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The results of a study from a university in the Northeast are pretty shocking. (Photo: Getty Images)
Just last week, NFL first draft pick and current Florida State University (FSU) quarterback Jameis Winston filed a lawsuit — claiming damages upward of $75,000 — against the young woman who had filed a Title IX suit against FSU and sued Winston for sexual assault.
“Mr. Winston brings this action against Ms. Kinsman out of necessity, not malice or ill will,” the court filing said.
And while Erica Kinsman not only filed suits against FSU and Winston, she also went public with her story in the documentary film The Hunting Ground, which premiered at the Sundance Film Festival this year. While Winston says otherwise, Kinsman tells a troubling story of assault — and the way in which the university sought to sweep her allegations under the carpet — in the film. (The DNA from Kinsman’s rape kit matched a sample taken from Winston.)
The prevalence of these stories of campus assault have been dominating the news of late, indicating an epidemic of rape and sexual assault at American colleges.
In a study released today, the Journal of Adolescent Health finds that 18.6 percent of college women are the victims of rape or attempted rape by the end of their freshman year.
By the beginning of their sophomore year, that number will have risen to 26 percent for incapacitated rape — or rape involving drugs or alcohol — and 22 percent for forcible rape. The study surveyed 483 college women attending a Northeastern university. The women were surveyed when they first arrived on campus, after the fall semester, after the spring semester, and then again at the conclusion of the summer following their freshman year.
“Data like these highlight the need to develop programs to proactively prevent sexual assault, for clear and responsive policies for handling such violence when it occurs, and for programs that provide support for victims,” Carey added when asked what changes she would like to see on campuses as a result of her research.
Carey’s research found that this disturbing trend does not exist in a vacuum; these patterns of behavior begin before students first enter college. Eighteen percent of the same group of students surveyed were reported to have been the victims of attempted and/or incapacitated rape, 15 percent reported forced rape, and overall 28 percent reported rape or attempted rape before they entered college. Furthermore, students who were the victims of incapacitated rape before they entered college were six times more likely to be forcibly raped during their freshman year compared with women who had not experienced incapacitated rape before college.
Carey also points to research done by others that has found that aggression, adoption of traditional masculine gender roles, low empathy, acceptance of rape myths, acceptability of using force in a relationship, and endorsing stereotypes regarding women who drink are all associated with sexual assault. “Thus, certain individuals may be prone to engaging in sexual aggression, then alcohol and peer expectation may provide the supportive environment” for rape on campuses, she said.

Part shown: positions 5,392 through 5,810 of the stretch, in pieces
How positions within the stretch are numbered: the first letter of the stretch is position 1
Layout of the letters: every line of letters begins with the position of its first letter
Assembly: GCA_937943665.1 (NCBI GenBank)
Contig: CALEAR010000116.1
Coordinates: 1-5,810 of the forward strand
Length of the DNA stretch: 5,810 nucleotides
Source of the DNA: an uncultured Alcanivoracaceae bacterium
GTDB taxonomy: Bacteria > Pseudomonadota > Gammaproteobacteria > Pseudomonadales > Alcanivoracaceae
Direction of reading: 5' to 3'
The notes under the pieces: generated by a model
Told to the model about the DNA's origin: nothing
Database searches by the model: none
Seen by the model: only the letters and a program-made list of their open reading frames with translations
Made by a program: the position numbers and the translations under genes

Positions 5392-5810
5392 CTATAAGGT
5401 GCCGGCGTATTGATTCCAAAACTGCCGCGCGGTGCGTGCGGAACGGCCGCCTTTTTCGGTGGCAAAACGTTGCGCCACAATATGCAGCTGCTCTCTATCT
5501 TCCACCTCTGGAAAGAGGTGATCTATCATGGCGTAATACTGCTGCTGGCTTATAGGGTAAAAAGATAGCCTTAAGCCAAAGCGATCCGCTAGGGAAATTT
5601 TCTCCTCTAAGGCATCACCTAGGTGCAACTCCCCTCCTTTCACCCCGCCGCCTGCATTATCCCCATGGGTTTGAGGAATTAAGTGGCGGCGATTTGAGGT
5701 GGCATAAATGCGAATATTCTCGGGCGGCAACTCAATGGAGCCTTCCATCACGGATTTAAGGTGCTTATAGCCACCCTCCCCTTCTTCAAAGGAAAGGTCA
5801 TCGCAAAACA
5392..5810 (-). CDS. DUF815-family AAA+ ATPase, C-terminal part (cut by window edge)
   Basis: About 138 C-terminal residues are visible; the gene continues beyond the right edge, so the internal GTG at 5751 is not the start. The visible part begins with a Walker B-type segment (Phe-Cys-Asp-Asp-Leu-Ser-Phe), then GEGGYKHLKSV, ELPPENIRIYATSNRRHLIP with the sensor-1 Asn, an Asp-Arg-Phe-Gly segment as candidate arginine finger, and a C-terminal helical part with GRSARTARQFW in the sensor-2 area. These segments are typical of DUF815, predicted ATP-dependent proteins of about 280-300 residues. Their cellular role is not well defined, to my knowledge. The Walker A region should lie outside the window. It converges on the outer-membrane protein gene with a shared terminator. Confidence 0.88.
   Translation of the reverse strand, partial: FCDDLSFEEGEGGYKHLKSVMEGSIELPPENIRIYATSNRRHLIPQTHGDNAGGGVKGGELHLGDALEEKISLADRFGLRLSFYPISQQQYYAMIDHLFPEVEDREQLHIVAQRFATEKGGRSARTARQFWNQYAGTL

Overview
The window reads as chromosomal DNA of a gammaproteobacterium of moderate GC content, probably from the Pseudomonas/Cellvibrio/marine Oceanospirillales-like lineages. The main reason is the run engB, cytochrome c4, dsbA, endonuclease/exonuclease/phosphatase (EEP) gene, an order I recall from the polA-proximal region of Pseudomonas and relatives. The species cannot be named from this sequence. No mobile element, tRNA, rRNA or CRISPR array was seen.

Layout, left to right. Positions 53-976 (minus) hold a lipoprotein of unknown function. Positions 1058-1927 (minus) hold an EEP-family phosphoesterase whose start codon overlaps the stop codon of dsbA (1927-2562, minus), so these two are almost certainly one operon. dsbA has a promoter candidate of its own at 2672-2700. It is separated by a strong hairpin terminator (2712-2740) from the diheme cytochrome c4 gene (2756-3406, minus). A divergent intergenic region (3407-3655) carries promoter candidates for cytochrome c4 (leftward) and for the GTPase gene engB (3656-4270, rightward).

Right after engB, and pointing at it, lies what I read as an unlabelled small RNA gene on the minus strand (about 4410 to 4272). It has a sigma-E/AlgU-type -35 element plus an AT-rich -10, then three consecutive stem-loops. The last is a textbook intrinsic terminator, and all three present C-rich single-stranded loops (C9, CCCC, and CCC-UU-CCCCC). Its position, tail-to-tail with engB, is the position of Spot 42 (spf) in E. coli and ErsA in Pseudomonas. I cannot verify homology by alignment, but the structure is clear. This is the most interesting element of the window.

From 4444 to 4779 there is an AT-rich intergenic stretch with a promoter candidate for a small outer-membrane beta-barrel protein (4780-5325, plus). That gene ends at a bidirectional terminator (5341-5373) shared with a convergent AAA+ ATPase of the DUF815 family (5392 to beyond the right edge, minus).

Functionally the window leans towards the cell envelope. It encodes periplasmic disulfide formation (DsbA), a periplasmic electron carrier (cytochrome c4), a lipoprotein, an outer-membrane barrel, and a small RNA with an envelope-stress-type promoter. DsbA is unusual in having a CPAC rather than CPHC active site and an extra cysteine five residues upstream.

In an accompanying editorial in the Journal of Adolescent Health by Heather McCauley, of the Department of Pediatrics of the University of Pittsburgh, and Adam Casler, director of community living at Siena College, write that Carey’s research indicates the need for “a trauma-informed approach to preventing and working with survivors of campus sexual assault.
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Trauma-informed prevention promotes empowerment and recognizes that sexual assault may affect everything about survivors moving forward, including peer relationships, academic progress, likelihood of engaging in subsequent risky alcohol use, and poor mental health.
Furthermore, the authors write:
“It also guides us to approach all students as though they have experienced abuse, regardless of whether they have or not, so that we begin each interaction with students prepared to support them where they are. A trauma-informed approach does not necessarily seek disclosure, rather it shifts our frame of reference so that we are mindful of the myriad of experiences that may influence our students. It also equips us with language to normalize conversations about violence, an important step in shifting the culture on campuses from one plagued by silence to one that challenges the misconception that sexual assault is normal or acceptable. … Comprehensive prevention efforts must include training to promote positive bystander intervention and incorporate violence prevention messages into health and wellness education to engage the college community on an ongoing and sustained basis about this important issue.”
“Parents, educators, coaches, and other influential adults all have a role to play in educating boys and girls about health relationships and mutual respect,” Carey tells Yahoo Health, speaking on how sexual assault can be addressed proactively before the men perpetrating these rapes enter college. “Sex health education should go beyond the plumbing and address healthy relationships. Role modeling by adult males is needed. Calling out misogynous language and exploitive marketing is needed.”
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